The origins of Seton
Collegiate Church go back to 1242 when the
Seton Church was dedicated in
the names of St. Mary and the Holy Cross, and
consecrated by the Bishop of
St Andrews. The Church stands on a
site previously occupied by the thirteenth century parish church,
two miles east-north-east of Prestonpans.
The original church
was a rectangular building which later became the nave of the
Collegiate Church, and whose foundations can be seen to the west
of the surviving building.
Dated before 1390, when a south aisle was built by
Catherine Sinclair, widow of William, the First Lord Seton.
In 1434 a side
chapel was added by Lady Janet Dunbar to house the tomb of her
late husband, Sir John Seton, the 2nd Lord Seton, and part of this
side chapel was replaced by the later south transept, where other
parts can be traced on the ground to the west of the south
transept. Unfortunately, the side chapel no longer exists
although fragments can still be identified.
The Grandson of John
and Katherine, George, 3rd Lord Seton, founded a college of
priests to pray for his soul and those of ancestors and family.
George began the building of the 'Magnificent Choir' - an addition
to the east of the existing structure.
To the north of the choir
he built a sacristy - used by priests to make the necessary
arrangements for masses etc. He died in 1478 '... in the place
of the Blak freires of Edinburgh queir he lyis in the queir of the
samin.' Pope Paul II had granted a mandate c.1471 for
the church to be erected into a collegiate church but this does
not appear to have been acted upon.
The fourth Lord
Seton was educated in Paris and St Andrews. He obtained official
sanction to erect the church into a collegiate church from Pope
Alexander VI, completed the choir in the 1480s, and received
permission from the Pope to set up a college of priests in 1492.
Church was erected as a Collegiate Church on 20 June 1493 and
was dedicated to St Mary and the Holy Cross.
were established for a number of reasons, for instance:
- As centres
of learning (especially law)
- As places
for the study of Theology
establishments given over to prayers for the souls of members of a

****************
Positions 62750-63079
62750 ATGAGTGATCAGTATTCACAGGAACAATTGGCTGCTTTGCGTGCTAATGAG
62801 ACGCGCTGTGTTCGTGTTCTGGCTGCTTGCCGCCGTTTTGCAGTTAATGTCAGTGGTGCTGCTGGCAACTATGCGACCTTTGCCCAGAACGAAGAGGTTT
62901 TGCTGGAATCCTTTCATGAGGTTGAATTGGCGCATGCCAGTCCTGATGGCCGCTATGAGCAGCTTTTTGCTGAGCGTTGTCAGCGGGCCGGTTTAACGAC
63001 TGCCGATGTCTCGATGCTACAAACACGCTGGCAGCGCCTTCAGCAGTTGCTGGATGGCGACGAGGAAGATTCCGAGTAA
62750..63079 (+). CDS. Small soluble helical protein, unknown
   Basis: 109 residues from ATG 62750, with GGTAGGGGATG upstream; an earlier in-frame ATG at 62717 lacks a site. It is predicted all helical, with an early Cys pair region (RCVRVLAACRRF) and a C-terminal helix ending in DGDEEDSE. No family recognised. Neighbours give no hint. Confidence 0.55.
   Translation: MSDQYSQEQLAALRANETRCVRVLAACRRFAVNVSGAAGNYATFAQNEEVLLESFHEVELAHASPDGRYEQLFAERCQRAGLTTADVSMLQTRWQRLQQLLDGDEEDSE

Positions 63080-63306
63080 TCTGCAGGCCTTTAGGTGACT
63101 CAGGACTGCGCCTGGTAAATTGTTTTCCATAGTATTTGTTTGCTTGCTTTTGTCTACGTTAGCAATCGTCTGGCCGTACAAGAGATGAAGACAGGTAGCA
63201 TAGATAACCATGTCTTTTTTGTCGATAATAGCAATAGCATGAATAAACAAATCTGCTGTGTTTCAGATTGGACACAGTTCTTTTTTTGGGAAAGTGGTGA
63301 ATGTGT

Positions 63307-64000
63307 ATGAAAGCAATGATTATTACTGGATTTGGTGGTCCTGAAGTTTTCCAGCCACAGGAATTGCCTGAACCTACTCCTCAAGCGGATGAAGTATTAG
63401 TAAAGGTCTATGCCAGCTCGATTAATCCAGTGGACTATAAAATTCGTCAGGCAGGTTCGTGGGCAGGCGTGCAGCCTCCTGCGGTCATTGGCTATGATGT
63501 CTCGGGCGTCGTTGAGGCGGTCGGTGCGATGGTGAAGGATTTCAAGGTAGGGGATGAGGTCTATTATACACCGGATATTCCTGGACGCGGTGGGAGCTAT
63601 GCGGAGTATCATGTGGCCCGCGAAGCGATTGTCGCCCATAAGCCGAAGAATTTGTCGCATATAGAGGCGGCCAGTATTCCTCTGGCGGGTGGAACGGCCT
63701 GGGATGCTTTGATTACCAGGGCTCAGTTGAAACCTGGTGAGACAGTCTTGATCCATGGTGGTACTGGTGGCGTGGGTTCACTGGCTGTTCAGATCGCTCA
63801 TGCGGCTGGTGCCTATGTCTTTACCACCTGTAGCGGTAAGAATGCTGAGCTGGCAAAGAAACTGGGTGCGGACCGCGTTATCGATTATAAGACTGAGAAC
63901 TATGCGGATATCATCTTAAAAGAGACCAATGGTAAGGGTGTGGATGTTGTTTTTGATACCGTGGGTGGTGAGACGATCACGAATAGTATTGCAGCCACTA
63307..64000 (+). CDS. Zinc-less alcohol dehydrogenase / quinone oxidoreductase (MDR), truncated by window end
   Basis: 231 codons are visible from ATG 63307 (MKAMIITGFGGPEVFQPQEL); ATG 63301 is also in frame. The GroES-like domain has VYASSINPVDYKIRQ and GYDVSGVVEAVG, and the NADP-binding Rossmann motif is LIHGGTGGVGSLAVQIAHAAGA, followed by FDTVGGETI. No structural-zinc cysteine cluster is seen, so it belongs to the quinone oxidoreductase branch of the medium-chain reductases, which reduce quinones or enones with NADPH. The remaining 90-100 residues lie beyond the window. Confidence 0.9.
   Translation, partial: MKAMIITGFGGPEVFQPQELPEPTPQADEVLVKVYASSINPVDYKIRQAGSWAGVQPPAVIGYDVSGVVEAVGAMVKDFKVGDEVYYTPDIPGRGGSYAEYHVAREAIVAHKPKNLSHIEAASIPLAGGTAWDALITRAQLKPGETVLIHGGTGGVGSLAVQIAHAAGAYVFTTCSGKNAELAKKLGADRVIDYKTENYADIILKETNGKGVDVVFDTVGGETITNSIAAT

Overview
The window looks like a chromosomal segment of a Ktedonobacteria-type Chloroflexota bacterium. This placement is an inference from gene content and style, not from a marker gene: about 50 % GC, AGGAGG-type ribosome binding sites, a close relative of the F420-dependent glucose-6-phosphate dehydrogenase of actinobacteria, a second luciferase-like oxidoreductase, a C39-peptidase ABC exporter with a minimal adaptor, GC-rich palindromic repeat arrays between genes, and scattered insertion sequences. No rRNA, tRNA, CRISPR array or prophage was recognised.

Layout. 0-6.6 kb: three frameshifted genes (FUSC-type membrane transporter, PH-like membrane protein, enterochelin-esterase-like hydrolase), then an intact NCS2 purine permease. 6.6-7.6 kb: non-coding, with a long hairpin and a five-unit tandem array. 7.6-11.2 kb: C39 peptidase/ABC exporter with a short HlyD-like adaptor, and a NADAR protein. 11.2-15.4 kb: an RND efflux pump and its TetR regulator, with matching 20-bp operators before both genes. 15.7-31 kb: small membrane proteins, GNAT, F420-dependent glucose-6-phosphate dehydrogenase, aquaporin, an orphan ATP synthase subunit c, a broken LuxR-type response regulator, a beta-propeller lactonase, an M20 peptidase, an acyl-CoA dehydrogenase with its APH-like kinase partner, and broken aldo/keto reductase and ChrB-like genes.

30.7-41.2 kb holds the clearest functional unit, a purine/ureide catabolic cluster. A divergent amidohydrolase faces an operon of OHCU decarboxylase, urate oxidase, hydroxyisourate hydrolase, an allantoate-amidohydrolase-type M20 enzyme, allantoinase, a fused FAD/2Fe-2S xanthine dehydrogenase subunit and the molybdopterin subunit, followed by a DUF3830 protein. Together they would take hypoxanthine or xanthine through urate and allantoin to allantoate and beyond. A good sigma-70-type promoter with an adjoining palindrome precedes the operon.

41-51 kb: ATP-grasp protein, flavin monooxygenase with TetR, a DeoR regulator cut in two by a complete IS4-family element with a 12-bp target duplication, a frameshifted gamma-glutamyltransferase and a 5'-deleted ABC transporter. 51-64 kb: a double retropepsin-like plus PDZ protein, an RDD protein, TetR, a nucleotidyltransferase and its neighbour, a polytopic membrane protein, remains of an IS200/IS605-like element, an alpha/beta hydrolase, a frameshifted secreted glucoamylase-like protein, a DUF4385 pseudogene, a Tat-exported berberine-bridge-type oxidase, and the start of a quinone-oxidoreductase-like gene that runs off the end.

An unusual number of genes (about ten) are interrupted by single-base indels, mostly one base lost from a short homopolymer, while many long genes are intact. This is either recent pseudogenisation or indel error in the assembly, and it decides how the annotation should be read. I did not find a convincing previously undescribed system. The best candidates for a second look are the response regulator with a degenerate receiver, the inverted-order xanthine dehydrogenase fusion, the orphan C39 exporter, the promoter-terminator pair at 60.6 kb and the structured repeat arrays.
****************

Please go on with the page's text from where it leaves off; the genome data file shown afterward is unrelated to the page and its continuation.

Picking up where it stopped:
particular family in perpetuity, or of his predecessors, and
The college comprised
of a Provost, six Priests, a Clerk together with two choir boys.
George was described as a man '... of cunning in astrology,
theology and music.' He completed the work begun by his father
by vaulting the choir and sacristy.
income was thereafter entirely devoted to the upkeep of the
Provost and canons, who were responsible for the cure of souls.
He built much
of the choir which now forms the east end of the church and the
sacristy, the side room to its north, and other additions to the building were made by George,
Seton who died in 1508, and his son, George, 5th Lord Seton who perished at Flodden
much of the Scottish aristocracy of the day at the Battle of
Thereafter, another Lady Janet Seton, nee Hepburn,
north transept in 1541 and
endowed the Church and
who oversaw the
repairs, which involved the demolition of the 1434 side chapel and
its partial replacement with the south transept. She also built
the tower, the spire of which was never completed beyond the
attractive stump you see today. Lady Janet Seton died in
1558, 45 years after her husband's death at Flodden, at a
however, the Church had been damaged by the English
during the invasion of the Earl of Hertford, who looted and
stripped the vestments, communion vessels, organ and bell before
burning the timber work in the building.
In 1560, the
Reformation swept across Scotland and the religious community here
was dissolved. For a while the church returned to its first use in